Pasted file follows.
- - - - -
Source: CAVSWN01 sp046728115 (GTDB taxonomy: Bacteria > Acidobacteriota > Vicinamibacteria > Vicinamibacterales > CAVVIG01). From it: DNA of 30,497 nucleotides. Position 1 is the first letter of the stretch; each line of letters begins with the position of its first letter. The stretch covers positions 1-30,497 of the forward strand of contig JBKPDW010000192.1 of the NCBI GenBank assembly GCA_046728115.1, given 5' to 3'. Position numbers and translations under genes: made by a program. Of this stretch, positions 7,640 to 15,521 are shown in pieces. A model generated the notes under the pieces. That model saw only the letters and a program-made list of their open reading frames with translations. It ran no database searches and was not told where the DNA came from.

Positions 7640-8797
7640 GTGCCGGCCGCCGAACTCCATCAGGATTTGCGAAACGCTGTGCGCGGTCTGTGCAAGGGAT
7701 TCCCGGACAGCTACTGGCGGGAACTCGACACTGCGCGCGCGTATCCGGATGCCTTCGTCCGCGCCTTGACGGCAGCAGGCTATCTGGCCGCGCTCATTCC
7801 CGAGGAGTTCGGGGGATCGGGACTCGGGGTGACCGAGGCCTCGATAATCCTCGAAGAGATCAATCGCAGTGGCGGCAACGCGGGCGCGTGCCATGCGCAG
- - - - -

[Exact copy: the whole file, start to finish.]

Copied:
Source: CAVSWN01 sp046728115 (GTDB taxonomy: Bacteria > Acidobacteriota > Vicinamibacteria > Vicinamibacterales > CAVVIG01). From it: DNA of 30,497 nucleotides. Position 1 is the first letter of the stretch; each line of letters begins with the position of its first letter. The stretch covers positions 1-30,497 of the forward strand of contig JBKPDW010000192.1 of the NCBI GenBank assembly GCA_046728115.1, given 5' to 3'. Position numbers and translations under genes: made by a program. Of this stretch, positions 7,640 to 15,521 are shown in pieces. A model generated the notes under the pieces. That model saw only the letters and a program-made list of their open reading frames with translations. It ran no database searches and was not told where the DNA came from.

Positions 7640-8797
7640 GTGCCGGCCGCCGAACTCCATCAGGATTTGCGAAACGCTGTGCGCGGTCTGTGCAAGGGAT
7701 TCCCGGACAGCTACTGGCGGGAACTCGACACTGCGCGCGCGTATCCGGATGCCTTCGTCCGCGCCTTGACGGCAGCAGGCTATCTGGCCGCGCTCATTCC
7801 CGAGGAGTTCGGGGGATCGGGACTCGGGGTGACCGAGGCCTCGATAATCCTCGAAGAGATCAATCGCAGTGGCGGCAACGCGGGCGCGTGCCATGCGCAG